Section 1. The Attorney General is hereby designated to facilitate and coordinate (1) the criminal law enforcement activities and crime prevention programs of all Federal departments and agencies, and (2) the activities of such departments and agencies relating to the development and implementation of Federal programs which are designed, in whole or in substantial part, to assist State and local law enforcement agencies and crime prevention activities. The Attorney General may promulgate such rules and regulations and take such actions as he shall deem necessary or appropriate to carry out his functions under this Order.
Section 2. Each Federal department and agency is directed to cooperate with the Attorney General in the performance of his functions under this Order and shall, to the extent permitted by law and within the limits of available funds, furnish him such reports, information, and assistance as he may request.
THE WHITE HOUSE
LYNDON B. JOHNSON.
February 7, 1968.
Subpart 3-Internal Revenue Service, Office of the Chief Counsel Subcommittee Analysis
The Office of the Chief Counsel, IRS, reported two computerized data banks.
Description: (1) Purpose; (2) Contents
A. Civil tax cases (computerized).-----
(1) "[T]o insure that attorneys with cases concerned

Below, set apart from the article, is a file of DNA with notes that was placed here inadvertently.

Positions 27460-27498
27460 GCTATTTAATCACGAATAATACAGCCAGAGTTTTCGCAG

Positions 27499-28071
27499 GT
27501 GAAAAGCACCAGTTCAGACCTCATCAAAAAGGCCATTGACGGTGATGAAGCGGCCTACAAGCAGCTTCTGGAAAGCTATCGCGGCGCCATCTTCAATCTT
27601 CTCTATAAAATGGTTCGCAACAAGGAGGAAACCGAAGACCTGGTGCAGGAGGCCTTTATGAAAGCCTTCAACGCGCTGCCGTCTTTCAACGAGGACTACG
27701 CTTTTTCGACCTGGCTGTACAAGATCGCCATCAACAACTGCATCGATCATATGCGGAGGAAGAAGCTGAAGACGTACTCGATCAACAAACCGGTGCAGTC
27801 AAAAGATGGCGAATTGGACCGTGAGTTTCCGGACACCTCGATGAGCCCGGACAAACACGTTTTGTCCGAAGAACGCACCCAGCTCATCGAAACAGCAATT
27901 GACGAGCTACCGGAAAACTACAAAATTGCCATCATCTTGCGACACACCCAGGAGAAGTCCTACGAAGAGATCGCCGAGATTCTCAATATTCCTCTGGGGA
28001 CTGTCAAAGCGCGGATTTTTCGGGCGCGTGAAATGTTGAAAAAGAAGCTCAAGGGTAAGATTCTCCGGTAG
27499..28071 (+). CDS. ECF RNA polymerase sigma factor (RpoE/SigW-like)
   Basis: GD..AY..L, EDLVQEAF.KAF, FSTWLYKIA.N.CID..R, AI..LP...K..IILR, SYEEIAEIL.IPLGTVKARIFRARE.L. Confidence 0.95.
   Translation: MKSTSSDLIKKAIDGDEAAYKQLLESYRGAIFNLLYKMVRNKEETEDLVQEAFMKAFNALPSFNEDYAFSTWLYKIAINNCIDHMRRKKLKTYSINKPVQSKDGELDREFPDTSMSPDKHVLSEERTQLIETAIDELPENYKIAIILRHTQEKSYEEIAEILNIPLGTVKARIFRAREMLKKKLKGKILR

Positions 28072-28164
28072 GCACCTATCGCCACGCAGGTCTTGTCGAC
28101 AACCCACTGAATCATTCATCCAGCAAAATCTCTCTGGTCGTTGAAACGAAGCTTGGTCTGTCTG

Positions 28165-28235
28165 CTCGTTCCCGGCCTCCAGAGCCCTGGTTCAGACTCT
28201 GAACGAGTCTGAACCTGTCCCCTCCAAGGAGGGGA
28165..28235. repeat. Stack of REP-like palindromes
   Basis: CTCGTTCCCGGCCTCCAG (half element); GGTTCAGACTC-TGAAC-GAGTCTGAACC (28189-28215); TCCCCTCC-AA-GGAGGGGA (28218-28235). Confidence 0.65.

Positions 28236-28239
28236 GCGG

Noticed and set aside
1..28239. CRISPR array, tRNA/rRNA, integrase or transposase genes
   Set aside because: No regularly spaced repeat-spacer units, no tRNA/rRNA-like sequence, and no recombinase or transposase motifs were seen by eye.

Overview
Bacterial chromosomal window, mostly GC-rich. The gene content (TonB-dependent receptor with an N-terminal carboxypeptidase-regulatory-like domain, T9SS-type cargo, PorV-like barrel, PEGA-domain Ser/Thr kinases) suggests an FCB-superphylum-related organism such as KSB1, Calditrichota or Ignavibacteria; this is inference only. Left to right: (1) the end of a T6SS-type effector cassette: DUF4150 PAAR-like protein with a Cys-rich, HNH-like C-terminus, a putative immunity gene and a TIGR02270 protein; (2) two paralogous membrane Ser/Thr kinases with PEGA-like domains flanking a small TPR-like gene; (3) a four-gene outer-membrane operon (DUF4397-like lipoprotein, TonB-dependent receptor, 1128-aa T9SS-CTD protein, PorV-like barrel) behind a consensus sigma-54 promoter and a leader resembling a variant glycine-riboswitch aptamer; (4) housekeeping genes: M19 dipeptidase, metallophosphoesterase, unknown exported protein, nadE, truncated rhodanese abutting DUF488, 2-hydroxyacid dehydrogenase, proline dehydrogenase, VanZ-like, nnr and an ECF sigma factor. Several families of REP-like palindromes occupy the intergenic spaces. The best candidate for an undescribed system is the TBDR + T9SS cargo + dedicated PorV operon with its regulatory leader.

(2) Name of taxpayer who has filed a complaint or pe-
B. Civil tax case abstracts (computerized)..... (1) Allows an IRS attorney to determine whether other
pending cases are sufficiently similar to his own
(2) Name of taxpayer, narrative of case facts, and
II. Nature of Material Submitted
Although there was no obvious effort to mislead, the absence of any information as to statutory authority or security precautions leaves an impression that there was a lack of effort on the part of respondents to provide information requested. The Abstract File response provided no information regarding public access to files.
A. Statutory Authority
No statute is cited other than 44 U.S.C. 3101, the general authority for record keeping. No local or administrative authority for these particular banks was supplied with the response. There is, therefore, no statutory authority cited which would justify these data banks. B. Subject Notification and Review
No notification to individuals of their inclusion in files is supplied, nor are individuals allowed to review and update file data. All revisions of data are performed by the attorney with responsibility for a given